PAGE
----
He said Total Tech also uses the Harte-Hanks Market Intelligence tech database to create a comprehensive geographical profile of all companies in a specific region, such as San Diego County, that fit the company’s general target market, which is small- to medium-sized businesses, for Total Tech’s enterprise security software products.
Total Tech uses the database to target small companies for its outsourced managed IT services.
“The Harte-Hanks Market Intelligence product allows us to be specific,” Metcalf said. “It provides detailed management and technology contacts, as well as comprehensive technology profiles that support our internal direct sales and marketing efforts.”
Metcalf said despite a slow economy, it’s critical that companies continue to focus their efforts on effective marketing in order to grab future business.
“Even in a down economy you have to focus on building new business and new prospects and your pipeline to keep business running; then you can prepare for the upturn when all the prospecting you’ve done pays off,” he said. “You can’t run and hide when things turn down. You have to double your efforts.”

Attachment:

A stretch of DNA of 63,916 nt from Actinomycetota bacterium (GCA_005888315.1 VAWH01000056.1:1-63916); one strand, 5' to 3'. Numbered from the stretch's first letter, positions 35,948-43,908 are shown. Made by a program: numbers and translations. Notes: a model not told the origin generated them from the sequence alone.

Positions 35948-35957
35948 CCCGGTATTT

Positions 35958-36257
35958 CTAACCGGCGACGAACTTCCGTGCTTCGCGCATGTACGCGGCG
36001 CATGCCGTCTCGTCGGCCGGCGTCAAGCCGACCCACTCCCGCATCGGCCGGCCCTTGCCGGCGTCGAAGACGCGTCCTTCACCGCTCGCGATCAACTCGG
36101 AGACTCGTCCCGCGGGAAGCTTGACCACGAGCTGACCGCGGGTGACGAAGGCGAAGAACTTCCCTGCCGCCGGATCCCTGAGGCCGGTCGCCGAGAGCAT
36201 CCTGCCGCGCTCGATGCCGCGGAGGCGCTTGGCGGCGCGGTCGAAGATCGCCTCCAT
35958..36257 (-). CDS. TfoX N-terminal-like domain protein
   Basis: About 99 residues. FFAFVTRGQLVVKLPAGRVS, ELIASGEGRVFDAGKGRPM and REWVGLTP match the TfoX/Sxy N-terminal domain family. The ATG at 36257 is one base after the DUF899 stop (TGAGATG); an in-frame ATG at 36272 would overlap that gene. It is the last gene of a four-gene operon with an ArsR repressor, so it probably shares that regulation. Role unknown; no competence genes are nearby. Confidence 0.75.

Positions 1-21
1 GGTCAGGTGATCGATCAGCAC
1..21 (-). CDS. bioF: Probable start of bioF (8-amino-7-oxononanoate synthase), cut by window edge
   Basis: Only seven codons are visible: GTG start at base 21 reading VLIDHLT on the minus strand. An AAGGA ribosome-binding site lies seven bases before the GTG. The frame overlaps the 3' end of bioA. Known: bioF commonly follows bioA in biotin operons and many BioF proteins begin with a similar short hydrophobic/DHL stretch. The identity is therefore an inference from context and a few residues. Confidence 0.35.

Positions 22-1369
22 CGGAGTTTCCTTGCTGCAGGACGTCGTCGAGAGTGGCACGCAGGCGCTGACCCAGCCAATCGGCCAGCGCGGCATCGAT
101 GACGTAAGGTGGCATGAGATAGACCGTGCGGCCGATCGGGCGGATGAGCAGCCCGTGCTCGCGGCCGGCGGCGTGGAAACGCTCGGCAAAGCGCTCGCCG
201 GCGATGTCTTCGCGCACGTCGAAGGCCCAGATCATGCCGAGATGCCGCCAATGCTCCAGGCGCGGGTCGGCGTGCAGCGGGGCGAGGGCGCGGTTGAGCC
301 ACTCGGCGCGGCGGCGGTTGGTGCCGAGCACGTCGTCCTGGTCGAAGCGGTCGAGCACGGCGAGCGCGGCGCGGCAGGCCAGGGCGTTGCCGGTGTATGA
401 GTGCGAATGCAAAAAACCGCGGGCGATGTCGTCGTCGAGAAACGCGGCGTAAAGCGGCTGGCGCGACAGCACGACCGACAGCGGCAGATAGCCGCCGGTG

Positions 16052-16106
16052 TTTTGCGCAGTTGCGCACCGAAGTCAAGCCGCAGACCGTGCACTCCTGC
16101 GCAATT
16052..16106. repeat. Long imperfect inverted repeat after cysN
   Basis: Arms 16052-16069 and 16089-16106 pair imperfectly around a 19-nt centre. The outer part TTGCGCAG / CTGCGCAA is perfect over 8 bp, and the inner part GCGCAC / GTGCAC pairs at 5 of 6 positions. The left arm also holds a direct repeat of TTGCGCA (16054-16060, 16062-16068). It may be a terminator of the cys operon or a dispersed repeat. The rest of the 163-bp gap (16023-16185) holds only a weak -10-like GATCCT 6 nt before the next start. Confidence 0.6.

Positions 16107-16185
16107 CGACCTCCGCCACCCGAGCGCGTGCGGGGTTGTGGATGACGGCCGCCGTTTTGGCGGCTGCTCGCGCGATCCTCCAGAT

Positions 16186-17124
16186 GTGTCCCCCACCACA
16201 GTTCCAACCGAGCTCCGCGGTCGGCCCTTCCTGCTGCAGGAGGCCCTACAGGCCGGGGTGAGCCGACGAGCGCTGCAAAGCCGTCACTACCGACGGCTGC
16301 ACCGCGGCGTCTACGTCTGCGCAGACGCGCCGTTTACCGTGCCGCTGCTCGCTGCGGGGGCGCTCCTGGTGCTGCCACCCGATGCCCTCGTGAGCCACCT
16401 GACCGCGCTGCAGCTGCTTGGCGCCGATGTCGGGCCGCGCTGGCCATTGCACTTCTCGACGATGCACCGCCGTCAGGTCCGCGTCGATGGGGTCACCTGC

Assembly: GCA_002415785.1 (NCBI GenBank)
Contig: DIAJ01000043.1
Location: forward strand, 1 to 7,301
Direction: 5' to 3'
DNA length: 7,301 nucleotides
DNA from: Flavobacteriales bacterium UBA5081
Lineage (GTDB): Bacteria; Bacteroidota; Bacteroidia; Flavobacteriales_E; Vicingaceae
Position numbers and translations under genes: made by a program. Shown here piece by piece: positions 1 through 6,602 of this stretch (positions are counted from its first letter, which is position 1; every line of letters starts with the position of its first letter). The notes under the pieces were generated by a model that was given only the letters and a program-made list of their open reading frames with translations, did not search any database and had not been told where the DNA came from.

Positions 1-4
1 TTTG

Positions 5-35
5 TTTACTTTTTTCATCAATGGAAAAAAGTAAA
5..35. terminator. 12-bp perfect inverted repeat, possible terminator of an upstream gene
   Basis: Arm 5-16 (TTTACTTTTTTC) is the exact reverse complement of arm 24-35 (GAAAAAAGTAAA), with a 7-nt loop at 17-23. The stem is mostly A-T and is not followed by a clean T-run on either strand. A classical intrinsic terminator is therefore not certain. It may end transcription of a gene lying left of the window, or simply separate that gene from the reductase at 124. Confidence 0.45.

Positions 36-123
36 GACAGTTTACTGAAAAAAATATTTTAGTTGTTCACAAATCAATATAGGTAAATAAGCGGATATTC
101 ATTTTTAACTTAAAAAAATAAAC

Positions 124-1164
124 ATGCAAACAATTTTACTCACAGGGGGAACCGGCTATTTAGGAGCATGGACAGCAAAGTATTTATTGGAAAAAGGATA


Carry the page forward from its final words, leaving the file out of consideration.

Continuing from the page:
In order to helps its clients stay to the forefront of successful marketing, Harte-Hanks Market Intelligence this month launched a major expansion of its Ci Technology Database, which includes more than 4 million businesses and 5 million business and IT decision makers.
“In addition, we are providing insight on the likelihood that the business has installed or is likely to purchase a particular technology for over 75 technologies based on proprietary information available only to Harte-Hanks Market Intelligence,” Kokkinos said. “Our customers will use these technology indicators to allocate their marketing dollars to the segments of the market that make the most sense for their products and services.
Return to: 2010 Feature Stories